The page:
The Victorian Era, as it was called, had come to an abrupt end in 1891, when the government introduced the Victorian Age Protection Act.
It was a significant event in Victorian society, as the law set the legal age of consent at 14 and effectively ended the age of majority.
In 1891 there were already an estimated 250,000 children under the age for marriage in England and Wales, and this figure would soon grow to 2 million.
As the law came into force, fashion had a significant impact on the lives of men and women, who found themselves working for their clients in new, and often unsafe, settings.
This was particularly true in the textile industry, where many men were required to wear trousers and jackets in order to survive in the hot and humid summer months.
The rise of the “saucerneck” skirt In the Victorian Era this type of skirt was considered to be an essential element in the modern day wardrobe.
A skirt with a wide waist and hips that could be worn over trousers and over a coat was considered more feminine, and more appropriate for the time.
It would be worn by men to wear in public, or for casual dress occasions.
The rise of “sucre” skirts In the 19th century, a skirt was seen as a form of feminine dress, worn by women to cover up their thighs and to add a “modesty” factor to their appearance.
By the time of the Napoleonic Wars, it was widely recognised that this type had become a trend among Victorian men, who were seen as having to wear skirts more than other men.
While the idea of wearing trousers was frowned upon by the Victorian establishment, it became fashionable for Victorian men to dress up in skirts to show off their bodies.
This was not the only Victorian fashion trend to come into prominence in the 20th century.
At the height of Victorian society in the 1920s, many Victorian men were seen in formal attire.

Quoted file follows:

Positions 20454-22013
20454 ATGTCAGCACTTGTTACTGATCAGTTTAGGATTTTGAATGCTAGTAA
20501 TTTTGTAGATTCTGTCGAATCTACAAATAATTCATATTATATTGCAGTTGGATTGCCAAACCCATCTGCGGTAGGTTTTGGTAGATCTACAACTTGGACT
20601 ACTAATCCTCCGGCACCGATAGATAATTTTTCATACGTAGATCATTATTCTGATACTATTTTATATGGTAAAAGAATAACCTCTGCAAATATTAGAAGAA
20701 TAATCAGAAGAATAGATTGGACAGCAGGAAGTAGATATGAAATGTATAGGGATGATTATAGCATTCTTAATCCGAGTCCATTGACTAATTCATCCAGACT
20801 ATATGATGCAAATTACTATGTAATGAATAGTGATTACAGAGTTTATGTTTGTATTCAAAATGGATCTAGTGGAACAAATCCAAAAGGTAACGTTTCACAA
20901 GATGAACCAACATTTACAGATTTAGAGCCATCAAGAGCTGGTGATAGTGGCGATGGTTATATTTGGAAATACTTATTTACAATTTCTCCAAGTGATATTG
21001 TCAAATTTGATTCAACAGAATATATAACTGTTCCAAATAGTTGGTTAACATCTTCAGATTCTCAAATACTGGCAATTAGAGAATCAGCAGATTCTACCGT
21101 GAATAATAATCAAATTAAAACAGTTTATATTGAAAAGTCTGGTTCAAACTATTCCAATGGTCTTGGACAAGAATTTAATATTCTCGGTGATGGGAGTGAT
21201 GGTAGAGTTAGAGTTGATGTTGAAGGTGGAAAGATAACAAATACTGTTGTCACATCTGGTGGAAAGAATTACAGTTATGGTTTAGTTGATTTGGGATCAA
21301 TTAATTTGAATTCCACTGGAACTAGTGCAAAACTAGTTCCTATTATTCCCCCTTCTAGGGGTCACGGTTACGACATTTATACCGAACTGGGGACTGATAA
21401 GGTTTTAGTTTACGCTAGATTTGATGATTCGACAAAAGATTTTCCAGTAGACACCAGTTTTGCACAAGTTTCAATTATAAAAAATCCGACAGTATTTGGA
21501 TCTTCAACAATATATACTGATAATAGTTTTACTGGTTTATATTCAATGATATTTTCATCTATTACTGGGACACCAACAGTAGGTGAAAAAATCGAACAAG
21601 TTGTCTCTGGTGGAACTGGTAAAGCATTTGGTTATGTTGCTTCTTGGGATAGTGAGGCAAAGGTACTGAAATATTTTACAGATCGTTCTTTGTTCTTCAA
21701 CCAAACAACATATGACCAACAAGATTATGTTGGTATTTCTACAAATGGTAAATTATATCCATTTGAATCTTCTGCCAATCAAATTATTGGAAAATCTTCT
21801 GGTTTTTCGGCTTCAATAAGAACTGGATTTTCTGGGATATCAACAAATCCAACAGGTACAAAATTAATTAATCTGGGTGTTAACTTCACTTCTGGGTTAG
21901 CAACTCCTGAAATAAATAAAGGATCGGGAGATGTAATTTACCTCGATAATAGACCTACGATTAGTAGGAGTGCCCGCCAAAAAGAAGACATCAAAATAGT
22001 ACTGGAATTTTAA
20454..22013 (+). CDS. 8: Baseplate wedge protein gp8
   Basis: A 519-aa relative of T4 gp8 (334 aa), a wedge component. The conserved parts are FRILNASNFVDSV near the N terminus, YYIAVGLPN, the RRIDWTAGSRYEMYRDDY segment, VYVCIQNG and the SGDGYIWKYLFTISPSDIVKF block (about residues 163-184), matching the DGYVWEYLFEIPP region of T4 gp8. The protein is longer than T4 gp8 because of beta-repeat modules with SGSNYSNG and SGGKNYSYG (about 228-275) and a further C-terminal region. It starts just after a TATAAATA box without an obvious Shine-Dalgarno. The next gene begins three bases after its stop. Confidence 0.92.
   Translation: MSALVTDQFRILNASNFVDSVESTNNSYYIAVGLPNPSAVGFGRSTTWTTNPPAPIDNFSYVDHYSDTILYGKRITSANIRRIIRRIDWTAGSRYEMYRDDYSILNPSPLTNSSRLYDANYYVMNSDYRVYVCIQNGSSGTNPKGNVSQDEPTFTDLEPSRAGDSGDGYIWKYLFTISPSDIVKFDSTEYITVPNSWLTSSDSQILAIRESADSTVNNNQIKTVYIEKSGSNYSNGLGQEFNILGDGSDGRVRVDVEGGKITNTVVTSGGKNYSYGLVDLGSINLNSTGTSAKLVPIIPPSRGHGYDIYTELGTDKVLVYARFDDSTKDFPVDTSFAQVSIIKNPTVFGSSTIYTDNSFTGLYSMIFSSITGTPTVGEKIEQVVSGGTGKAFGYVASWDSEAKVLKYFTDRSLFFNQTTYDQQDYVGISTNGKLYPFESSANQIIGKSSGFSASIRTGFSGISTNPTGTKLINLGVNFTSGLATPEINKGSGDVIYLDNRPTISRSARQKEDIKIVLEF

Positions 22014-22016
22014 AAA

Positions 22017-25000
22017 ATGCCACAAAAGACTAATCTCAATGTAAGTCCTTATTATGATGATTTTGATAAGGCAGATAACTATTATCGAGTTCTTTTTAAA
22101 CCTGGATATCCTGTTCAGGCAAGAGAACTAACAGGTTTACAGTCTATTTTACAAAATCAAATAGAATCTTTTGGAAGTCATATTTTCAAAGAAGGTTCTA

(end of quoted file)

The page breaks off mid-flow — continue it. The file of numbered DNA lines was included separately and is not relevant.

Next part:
“The French Revolution” The rise and influence of the French Revolution, the first great industrial revolution of the 2060s, saw many Victorian families move from being a working class family to becoming wealthy individuals.
In the late 20th Century, the fashion of the time, as seen in the clothing of the likes of Charles de Gaulle, the Queen, and Queen Victoria, was influenced by the French fashion.
There was a rise in interest in the Victorian era as a whole, and the fashion and lifestyle of the era became a topic of interest for the masses.
In the 1920’s, a fashion magazine, Vogue, published a magazine featuring women wearing clothes from the Victorian period.
Women also started to wear high heels and high waisted trousers in the 1940s, and by the 1950s, high heels were becoming commonplace among women in the United States.
These trends were not restricted to the Victorian Period.
In fact, many women were also dressing in Victorian clothes, and fashion designers were starting to cater to a wider audience.
For example, the American designer and designer Lillian Gish, who went by the name of Louis Vuitton, made a major fashion statement by designing women’s outfits based on the style of Victorian clothes.
Other designers were creating outfits that were very close to the fashion in the period, and were also influenced by Victorian fashion.
These were the Victorian dresses that were worn in the 1930s, for example.
Fashion magazines and fashion shows were also starting to show men’s style in the 1950’s, and many of these styles were also created by the designers of Vogue and Lillian Vuitton.
Today, the Victorian style is widely recognised as a fashion trend.
Many fashion houses have made changes to their collections in the past, as well as changing the look of their collections.
However, in order for a fashion house to truly realise the Victorian look, the clothing must be authentic.
A Victorian dress, a Victorian coat, and a Victorian trousers are all examples of a Victorian style dress.